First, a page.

The Preview Manual does not mention Touch Screen at all. so would I be safe to add,
or Touch Screen, whenever the use of a Mouse is mentioned?
Also most reasonably priced  monitors are refreshed at 60 Hz. or would a refresh rate of 100 Hz be essential, has this anything to do PS10.s 70 frame rates?

Kind regards.


For dimensions, I think this has some great diagrams:

According to this post

QuoteAlso, keep in mind that PSX works with touch screens but has by no means been developed FOR touch screens. It is not a Metro app, it is not touch-wipe-tap-drag-pinch-turn enabled. You want a mouse with a wheel, probably. And you definitely want a keyboard.

And this interface stuff probably is more important for your experience than CPU power or display pixels anyway. It depends on what you want to achieve. If you want to handfly with any reasonable accuracy, you don't want to be stuck to a touch screen with touch pad only. But if you merely want to explore the systems while flying on A/P, you can probably do with just the touch screen.

Hardy Heinlin

Phil, Russell, GodAtum, and all mockup constructors,

please, before you start buying any big hardware, first try PSX on your existing "normal" computer and check the network features, the mouse functions, sound options etc. and then evaluate the entire system and then decide what additional hardware might be useful for your personal plan.



QuoteAlso most reasonably priced monitors are refreshed at 60 Hz. or would a refresh rate of 100 Hz be essential, has this anything to do PS10.s 70 frame rates?
Not directly. But, should the 60+ rate ever be a waste of CPU energy, you can always limit the PSX frame rate to 60 fps (and lower).

Russell Too

Thanks Hardy,
Thanks GodAtum

For your Quick Reply
Kind Regards

John Golin

Quote from: Hardy HeinlinPhil, Russell, GodAtum, and all mockup constructors,

please, before you start buying any big hardware, first try PSX on your existing "normal" computer and check the network features, the mouse functions, sound options etc. and then evaluate the entire system and then decide what additional hardware might be useful for your personal plan.




I totally understand the excitement and enthusiasm to hit the ground running with PSX, but having been fortunate enough to see the development progress during Beta, PSX can provide a lot of flexibility that won't become evident until you try various things yourself.

Try to start from a clean slate - while you can create models and plans based on your experience with other simulators, you will probably find there are simpler or different ways to achieve as good or better results.
John Golin.


Have any beta testers run PSX on a laptop satisfactorily and, if so, could you please tell me which laptop/specs? My preference will be to often run PSX on a 15" or 17" laptop as I travel a lot. My Retina Macbook won't cut it for PSX but is there a viable laptop alternative?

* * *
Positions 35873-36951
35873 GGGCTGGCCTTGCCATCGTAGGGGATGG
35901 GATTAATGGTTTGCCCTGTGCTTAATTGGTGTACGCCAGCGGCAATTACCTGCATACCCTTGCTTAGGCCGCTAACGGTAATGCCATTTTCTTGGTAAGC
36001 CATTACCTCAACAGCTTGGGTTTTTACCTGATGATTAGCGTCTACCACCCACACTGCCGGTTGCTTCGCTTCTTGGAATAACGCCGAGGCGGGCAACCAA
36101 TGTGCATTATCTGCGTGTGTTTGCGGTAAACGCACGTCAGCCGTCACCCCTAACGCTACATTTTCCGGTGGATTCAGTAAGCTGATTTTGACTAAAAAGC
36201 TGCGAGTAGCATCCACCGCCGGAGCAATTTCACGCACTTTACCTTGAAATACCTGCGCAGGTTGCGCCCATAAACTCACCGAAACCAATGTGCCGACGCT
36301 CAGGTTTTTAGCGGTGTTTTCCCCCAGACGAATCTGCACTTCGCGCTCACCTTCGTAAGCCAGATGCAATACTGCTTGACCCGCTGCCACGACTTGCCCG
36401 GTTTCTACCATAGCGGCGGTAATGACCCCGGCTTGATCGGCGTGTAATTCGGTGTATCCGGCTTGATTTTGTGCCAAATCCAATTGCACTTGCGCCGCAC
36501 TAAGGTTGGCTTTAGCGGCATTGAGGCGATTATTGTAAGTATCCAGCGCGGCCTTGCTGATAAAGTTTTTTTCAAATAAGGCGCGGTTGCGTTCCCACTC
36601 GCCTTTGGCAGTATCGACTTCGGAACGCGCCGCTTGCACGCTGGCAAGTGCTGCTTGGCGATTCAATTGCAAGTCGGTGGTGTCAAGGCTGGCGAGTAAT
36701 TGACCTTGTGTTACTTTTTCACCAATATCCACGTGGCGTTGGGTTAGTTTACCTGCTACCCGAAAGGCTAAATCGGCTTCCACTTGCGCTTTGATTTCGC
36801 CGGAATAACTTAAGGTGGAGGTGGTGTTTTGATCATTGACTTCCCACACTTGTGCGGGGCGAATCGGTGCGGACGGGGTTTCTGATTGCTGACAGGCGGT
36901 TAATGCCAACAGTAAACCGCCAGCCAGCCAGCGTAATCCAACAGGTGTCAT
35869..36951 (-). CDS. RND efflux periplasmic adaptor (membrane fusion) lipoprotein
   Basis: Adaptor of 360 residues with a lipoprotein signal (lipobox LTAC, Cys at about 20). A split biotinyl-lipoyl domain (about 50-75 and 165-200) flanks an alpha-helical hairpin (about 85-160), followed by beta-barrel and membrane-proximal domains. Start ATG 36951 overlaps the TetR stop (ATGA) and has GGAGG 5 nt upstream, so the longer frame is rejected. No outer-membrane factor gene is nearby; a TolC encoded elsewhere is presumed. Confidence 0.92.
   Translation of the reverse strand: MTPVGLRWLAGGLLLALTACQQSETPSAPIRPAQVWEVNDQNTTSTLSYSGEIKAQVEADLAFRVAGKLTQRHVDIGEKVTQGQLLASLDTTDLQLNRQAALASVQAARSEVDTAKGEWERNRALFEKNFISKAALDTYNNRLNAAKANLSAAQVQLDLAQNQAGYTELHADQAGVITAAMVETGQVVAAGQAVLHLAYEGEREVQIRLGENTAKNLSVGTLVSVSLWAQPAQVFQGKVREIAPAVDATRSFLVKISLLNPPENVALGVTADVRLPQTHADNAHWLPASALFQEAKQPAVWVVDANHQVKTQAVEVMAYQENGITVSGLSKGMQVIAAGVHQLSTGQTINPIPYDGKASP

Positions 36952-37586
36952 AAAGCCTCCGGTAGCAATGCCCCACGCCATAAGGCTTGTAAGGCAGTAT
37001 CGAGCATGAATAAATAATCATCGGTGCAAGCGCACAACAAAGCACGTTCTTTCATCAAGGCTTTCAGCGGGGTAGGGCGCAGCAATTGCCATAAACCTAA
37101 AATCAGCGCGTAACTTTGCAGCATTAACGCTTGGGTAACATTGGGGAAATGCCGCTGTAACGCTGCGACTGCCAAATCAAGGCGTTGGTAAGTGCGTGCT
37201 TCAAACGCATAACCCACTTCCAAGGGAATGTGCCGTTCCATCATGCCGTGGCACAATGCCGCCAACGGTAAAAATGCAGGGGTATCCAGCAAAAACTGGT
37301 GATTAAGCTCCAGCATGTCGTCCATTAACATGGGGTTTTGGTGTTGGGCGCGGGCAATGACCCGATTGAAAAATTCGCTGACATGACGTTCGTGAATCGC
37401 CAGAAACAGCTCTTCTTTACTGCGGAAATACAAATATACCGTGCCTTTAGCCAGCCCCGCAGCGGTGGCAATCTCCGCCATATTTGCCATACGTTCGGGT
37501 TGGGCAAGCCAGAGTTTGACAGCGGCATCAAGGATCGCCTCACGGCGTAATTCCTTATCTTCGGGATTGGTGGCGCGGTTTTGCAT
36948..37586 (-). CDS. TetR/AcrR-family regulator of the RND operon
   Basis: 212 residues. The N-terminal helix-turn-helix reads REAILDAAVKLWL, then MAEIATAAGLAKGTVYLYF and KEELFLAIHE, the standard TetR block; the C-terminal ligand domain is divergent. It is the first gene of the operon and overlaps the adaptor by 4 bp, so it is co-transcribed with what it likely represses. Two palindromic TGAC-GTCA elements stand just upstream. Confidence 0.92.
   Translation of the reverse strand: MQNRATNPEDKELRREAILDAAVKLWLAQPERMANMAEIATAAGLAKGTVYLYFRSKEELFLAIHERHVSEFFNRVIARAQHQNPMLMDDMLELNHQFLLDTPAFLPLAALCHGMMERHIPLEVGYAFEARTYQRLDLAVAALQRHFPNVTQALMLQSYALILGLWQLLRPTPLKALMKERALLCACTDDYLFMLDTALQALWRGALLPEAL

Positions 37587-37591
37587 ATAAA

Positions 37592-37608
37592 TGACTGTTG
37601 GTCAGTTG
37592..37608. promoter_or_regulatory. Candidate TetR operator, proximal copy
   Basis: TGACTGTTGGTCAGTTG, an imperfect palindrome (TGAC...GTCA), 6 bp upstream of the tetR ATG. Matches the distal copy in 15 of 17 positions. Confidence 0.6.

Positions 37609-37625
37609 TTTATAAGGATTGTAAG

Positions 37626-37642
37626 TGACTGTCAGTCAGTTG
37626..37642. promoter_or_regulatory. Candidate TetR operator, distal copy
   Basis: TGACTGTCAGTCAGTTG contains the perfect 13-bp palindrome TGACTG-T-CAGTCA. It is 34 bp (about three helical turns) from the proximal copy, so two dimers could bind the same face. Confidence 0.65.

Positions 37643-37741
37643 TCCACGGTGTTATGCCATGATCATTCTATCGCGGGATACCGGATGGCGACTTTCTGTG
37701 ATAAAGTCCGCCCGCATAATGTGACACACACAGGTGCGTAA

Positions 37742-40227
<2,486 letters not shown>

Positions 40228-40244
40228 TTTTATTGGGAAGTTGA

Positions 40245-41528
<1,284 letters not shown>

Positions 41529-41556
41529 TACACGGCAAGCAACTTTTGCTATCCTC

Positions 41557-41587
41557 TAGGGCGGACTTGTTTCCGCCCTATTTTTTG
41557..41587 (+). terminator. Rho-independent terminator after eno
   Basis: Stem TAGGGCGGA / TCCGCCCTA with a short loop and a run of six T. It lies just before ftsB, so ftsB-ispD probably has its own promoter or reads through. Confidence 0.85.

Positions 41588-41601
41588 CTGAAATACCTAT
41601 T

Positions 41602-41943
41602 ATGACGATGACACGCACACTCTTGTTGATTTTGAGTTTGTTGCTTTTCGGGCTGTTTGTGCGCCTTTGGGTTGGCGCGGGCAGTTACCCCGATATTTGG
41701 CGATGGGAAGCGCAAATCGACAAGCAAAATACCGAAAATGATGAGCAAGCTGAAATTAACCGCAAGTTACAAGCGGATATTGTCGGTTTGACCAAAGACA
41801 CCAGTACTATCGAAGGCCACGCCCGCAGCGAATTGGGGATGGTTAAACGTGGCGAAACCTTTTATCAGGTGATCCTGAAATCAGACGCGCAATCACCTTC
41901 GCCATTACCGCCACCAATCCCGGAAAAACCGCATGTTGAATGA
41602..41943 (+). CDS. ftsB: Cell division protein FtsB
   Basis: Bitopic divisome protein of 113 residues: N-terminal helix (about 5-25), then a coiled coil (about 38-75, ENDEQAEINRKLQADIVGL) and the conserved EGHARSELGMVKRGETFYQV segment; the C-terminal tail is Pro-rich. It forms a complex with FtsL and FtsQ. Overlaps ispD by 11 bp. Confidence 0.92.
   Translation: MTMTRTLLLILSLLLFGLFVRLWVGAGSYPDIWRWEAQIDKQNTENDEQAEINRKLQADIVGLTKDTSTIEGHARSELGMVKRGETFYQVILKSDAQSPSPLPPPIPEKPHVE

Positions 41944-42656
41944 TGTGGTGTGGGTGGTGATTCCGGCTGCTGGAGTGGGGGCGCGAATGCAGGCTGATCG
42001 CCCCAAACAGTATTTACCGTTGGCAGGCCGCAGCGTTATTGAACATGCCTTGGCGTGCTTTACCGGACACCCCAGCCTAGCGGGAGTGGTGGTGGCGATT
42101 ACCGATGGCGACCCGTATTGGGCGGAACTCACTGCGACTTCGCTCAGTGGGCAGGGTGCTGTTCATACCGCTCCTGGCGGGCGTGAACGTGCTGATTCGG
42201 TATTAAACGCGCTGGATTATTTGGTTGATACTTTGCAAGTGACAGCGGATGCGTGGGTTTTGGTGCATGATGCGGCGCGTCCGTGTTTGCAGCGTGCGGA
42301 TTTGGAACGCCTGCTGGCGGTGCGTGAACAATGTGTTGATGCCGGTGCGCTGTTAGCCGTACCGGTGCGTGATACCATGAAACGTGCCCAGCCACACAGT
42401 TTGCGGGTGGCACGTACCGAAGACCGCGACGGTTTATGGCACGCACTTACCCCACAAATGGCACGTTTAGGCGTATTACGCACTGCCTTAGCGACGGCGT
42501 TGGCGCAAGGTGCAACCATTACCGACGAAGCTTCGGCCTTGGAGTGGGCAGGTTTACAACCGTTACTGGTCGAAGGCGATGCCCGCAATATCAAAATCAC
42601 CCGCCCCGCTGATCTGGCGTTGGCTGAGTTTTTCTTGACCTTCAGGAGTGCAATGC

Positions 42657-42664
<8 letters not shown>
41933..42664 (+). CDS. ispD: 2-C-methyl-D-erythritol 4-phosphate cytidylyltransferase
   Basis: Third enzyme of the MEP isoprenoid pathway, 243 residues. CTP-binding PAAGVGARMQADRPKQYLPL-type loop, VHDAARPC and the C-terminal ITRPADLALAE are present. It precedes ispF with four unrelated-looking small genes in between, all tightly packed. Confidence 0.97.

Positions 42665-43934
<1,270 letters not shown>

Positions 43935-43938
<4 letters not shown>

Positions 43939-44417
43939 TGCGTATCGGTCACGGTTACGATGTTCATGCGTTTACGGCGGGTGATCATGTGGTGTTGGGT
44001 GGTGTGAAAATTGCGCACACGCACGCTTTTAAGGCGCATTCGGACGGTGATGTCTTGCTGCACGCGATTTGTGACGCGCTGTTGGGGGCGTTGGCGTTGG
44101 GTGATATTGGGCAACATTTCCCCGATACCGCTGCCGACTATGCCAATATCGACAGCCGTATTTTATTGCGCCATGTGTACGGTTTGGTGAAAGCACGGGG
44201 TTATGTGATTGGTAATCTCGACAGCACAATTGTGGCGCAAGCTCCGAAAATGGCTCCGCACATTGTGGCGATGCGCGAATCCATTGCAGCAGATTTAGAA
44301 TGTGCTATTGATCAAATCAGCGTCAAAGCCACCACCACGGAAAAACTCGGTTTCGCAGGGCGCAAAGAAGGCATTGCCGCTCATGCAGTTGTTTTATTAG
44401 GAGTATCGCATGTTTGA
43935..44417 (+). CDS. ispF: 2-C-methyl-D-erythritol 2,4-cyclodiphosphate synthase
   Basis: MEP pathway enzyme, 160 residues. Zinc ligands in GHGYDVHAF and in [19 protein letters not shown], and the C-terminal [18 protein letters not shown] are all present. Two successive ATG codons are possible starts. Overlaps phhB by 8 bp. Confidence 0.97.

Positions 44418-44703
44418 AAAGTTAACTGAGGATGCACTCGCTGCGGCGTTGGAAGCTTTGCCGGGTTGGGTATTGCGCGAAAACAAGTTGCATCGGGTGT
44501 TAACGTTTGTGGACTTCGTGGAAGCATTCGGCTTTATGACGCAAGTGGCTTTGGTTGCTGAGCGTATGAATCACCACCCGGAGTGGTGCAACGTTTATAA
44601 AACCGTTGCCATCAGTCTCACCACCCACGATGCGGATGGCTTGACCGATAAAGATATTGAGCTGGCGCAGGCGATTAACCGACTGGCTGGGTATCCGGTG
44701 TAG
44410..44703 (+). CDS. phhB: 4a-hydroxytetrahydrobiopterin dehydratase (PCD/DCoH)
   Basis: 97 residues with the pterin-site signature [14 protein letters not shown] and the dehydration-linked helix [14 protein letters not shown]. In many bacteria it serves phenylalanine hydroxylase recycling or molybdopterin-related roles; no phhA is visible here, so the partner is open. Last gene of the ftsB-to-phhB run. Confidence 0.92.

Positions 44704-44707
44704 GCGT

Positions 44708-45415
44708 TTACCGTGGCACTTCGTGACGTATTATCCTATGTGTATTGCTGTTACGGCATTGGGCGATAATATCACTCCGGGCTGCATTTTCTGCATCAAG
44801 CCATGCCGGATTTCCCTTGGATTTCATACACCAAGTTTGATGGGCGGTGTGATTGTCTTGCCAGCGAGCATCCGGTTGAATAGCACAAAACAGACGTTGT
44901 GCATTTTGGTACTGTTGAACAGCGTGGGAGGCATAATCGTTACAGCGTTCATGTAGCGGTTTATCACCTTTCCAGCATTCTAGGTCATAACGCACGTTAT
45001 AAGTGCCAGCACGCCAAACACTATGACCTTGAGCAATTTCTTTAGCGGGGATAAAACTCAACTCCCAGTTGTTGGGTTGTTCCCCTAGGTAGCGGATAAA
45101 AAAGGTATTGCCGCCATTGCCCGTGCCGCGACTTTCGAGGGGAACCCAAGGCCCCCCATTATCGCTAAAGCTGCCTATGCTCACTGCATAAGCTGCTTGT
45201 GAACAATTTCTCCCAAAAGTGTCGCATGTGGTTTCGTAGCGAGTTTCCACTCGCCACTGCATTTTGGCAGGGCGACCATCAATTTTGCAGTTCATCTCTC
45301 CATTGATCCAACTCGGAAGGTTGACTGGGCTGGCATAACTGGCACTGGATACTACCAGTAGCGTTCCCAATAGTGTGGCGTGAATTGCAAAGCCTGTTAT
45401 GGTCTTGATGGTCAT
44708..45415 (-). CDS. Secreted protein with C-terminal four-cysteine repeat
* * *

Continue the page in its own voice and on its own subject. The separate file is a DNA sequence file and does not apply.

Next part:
John Golin

It's impossible to answer with specifics as what is satisfactory will vary from person to person and situation to situation.  :)

Hardy has posted the required specs here:

Suffice to say any reasonable, modern laptop should be more more than okay. (excluding Retina displays)

Hardy - maybe make a sticky (locked) thread at the top of the forum with the specs and any other info (price, availability, date etc) as it comes to hand so it is easy to find?
John Golin.


Hi Folks,

Re OS: Running Win7 Pro here.

What version of this OS would you recommend - 32 Bit or 64 Bit (not stated on the link given by John) ?
I am building a full cockpit (FDS with either their interfaces or Phidgets, using at least 5 PC's from DELL, connected by TCP/IP).

Are there any (hidden to me) facts which make either of the two variants more suitable for the task than the other?

Thanks for your thoughts guys!

Charles from Basel, Switzerland
Charles from Basel, Switzerland


Unless you want to pay for Windows licenses, I would say Linux.

Jeroen Hoppenbrouwers

32/64 bit is basically irrelevant, you just install the right JRE and the rest is transparant to PSX. Typically 64 bit should be a tiny bit faster, but the real advantages of 64 over 32 are in memory management and PSX does not see that.

If you read about 32/64 bit Java, it is usually in the context of a web browser, which is irrelevant for PSX as PSX does not at all use the web browser. This also applies to the security concerns. No web browser, no security concerns.



Hi Jeroen,

Thank you very much for your - as always - thorough answer, most appreciated.

@ GodAtum: I know that, but am much too old bothering to learn yet another environment like in "...some people won't eat anything they've never seen before..."  OK, that shows my age :)

btw... Win 7 Pro OEM licenses can be had for as little as EUR 24.-- nowadays..

Charles from Basel, Switzerland